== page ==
Louise Glück, the celebrated American poet and winner of the 2020 Nobel Prize in Literature, died on October 13 at her home in Cambridge, Mass. Jonathan Galassi, president and publisher of Farrar, Straus and Giroux and Glück's editor, confirmed her death. She was 80.

Glück, considered one of the foremost voices in American poetry, served as U.S. Poet Laureate from 2003 to 2004 and was the author of 15 collections. Her debut collection, the aptly titled Firstborn, was published by New American Library in 1968. She went on to publish nine books with Ecco from 1975 until 2006, and published her final five books with FSG.

Known for her austere, autobiographical lyricism, Glück explored such themes as loss, loneliness, heartbreak, marriage, trauma, and aging in her work, which often contained classical allusions, philosophical questions, and intimate memories. Many of her poems, such as the well-known "Mock Orange" and "Dead End," express disillusionment with love and romance, while others, such as "New World" and "First Memory," mine the pain of childhood.

Born in New York City in 1943 and raised on Long Island, Glück attended Sarah Lawrence College and Columbia University. At the time of her death, she lived in Cambridge and taught at Yale University.

Over the course of her career, Glück received just about every literary honor there is. In 1985, she won the National Book Critics Circle award for The Triumph of Achilles, and was awarded the Pulitzer Prize (and the William Carlos Williams Award) in 1993 for Wild Iris, perhaps her best known work. Her 2014 collection Faithful and Virtuous Night won the 2014 National Book Award. In 2015, she was awarded a National Humanities Medal for her "decades of powerful lyric poetry that defies all attempts to label it definitively."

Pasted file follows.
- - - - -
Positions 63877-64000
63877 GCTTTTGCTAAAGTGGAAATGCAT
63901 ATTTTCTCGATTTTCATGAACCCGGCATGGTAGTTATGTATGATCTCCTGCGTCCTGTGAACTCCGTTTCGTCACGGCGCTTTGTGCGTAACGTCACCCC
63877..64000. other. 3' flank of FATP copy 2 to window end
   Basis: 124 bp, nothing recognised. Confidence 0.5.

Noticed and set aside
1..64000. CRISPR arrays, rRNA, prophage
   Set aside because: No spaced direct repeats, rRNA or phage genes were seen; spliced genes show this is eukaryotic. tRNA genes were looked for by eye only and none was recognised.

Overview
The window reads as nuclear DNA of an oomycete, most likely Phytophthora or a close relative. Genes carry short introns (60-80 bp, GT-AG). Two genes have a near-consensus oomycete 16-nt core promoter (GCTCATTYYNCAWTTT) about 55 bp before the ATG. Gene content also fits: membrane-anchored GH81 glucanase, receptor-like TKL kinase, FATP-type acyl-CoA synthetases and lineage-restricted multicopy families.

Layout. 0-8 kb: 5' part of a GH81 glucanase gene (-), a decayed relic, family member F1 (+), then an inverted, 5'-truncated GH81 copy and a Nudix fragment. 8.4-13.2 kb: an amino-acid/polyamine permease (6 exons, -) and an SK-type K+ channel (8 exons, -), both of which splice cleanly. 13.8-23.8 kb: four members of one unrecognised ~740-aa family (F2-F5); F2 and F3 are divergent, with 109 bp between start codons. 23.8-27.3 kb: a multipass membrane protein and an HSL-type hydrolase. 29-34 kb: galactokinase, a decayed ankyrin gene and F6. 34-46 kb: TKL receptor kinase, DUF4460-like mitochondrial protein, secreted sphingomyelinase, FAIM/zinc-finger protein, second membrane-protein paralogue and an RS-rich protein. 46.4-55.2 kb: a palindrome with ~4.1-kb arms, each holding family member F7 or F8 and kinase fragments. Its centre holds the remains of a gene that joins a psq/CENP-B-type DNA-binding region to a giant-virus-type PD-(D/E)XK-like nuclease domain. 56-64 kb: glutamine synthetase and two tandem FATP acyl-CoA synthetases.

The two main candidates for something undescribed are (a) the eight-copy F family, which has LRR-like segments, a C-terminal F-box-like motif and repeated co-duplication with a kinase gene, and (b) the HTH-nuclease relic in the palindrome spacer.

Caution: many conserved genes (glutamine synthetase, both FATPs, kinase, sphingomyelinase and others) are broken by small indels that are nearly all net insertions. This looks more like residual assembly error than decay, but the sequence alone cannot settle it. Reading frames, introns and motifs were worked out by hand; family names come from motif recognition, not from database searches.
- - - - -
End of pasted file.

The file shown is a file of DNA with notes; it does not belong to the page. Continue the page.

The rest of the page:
Glück was also the recipient of the Bollingen Prize for lifetime achievement, the American Academy Arts and Letters Gold Medal, and the Academy of American Poets' Wallace Stevens Award.

Her other collections include Vito Nova 1990), Proofs and Theories (1994), Meadowlands (1996), Ararat (2000), Averno (2006) The Seven Ages (2007) Poems 1962-2012 (2012), and Winter Recipes from the Collective (2021). In addition, Glück published two chapbooks and two essay collections, 1994's Proofs and Theories and 2017's American Originality.

"I think that, from her first book, it was clear to me that she was going to be one of the most important poets in America," said poet and former Ecco publisher Daniel Halpern, who published Glück's work for more than three decades, on the occasion of Glück's 2020 Nobel win. "It has to do with the way she schemetizes the world—it's definitely her voice and that language, which is unmistakable. I don't think you'd ever not recognize a Louise Glück line if you'd read it."